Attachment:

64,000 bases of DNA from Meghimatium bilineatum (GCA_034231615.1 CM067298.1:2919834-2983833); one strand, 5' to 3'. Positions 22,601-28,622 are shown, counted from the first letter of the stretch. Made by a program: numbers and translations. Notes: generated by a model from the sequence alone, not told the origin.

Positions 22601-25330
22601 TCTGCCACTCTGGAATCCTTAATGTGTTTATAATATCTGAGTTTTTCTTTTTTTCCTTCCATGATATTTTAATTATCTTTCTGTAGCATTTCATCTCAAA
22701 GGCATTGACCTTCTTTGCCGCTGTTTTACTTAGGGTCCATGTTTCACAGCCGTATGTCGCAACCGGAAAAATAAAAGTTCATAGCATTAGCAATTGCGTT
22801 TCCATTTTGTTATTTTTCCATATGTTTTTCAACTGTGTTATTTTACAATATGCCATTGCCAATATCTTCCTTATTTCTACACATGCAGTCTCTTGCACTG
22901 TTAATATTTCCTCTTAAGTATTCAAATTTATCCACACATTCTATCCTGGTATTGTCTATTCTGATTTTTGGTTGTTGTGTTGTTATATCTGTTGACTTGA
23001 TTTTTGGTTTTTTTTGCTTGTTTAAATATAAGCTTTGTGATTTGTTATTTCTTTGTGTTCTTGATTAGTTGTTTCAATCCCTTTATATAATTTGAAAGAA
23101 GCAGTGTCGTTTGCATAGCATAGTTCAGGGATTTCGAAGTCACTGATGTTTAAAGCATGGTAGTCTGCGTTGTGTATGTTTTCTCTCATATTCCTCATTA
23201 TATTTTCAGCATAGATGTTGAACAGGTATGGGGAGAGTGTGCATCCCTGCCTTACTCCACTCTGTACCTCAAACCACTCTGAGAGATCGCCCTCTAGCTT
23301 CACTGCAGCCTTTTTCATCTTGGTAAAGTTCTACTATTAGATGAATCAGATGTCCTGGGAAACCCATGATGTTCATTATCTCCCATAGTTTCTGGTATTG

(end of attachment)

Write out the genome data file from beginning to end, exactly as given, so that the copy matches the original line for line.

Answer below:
64,000 bases of DNA from Meghimatium bilineatum (GCA_034231615.1 CM067298.1:2919834-2983833); one strand, 5' to 3'. Positions 22,601-28,622 are shown, counted from the first letter of the stretch. Made by a program: numbers and translations. Notes: generated by a model from the sequence alone, not told the origin.

Positions 22601-25330
22601 TCTGCCACTCTGGAATCCTTAATGTGTTTATAATATCTGAGTTTTTCTTTTTTTCCTTCCATGATATTTTAATTATCTTTCTGTAGCATTTCATCTCAAA
22701 GGCATTGACCTTCTTTGCCGCTGTTTTACTTAGGGTCCATGTTTCACAGCCGTATGTCGCAACCGGAAAAATAAAAGTTCATAGCATTAGCAATTGCGTT
22801 TCCATTTTGTTATTTTTCCATATGTTTTTCAACTGTGTTATTTTACAATATGCCATTGCCAATATCTTCCTTATTTCTACACATGCAGTCTCTTGCACTG
22901 TTAATATTTCCTCTTAAGTATTCAAATTTATCCACACATTCTATCCTGGTATTGTCTATTCTGATTTTTGGTTGTTGTGTTGTTATATCTGTTGACTTGA
23001 TTTTTGGTTTTTTTTGCTTGTTTAAATATAAGCTTTGTGATTTGTTATTTCTTTGTGTTCTTGATTAGTTGTTTCAATCCCTTTATATAATTTGAAAGAA
23101 GCAGTGTCGTTTGCATAGCATAGTTCAGGGATTTCGAAGTCACTGATGTTTAAAGCATGGTAGTCTGCGTTGTGTATGTTTTCTCTCATATTCCTCATTA
23201 TATTTTCAGCATAGATGTTGAACAGGTATGGGGAGAGTGTGCATCCCTGCCTTACTCCACTCTGTACCTCAAACCACTCTGAGAGATCGCCCTCTAGCTT
23301 CACTGCAGCCTTTTTCATCTTGGTAAAGTTCTACTATTAGATGAATCAGATGTCCTGGGAAACCCATGATGTTCATTATCTCCCATAGTTTCTGGTATTG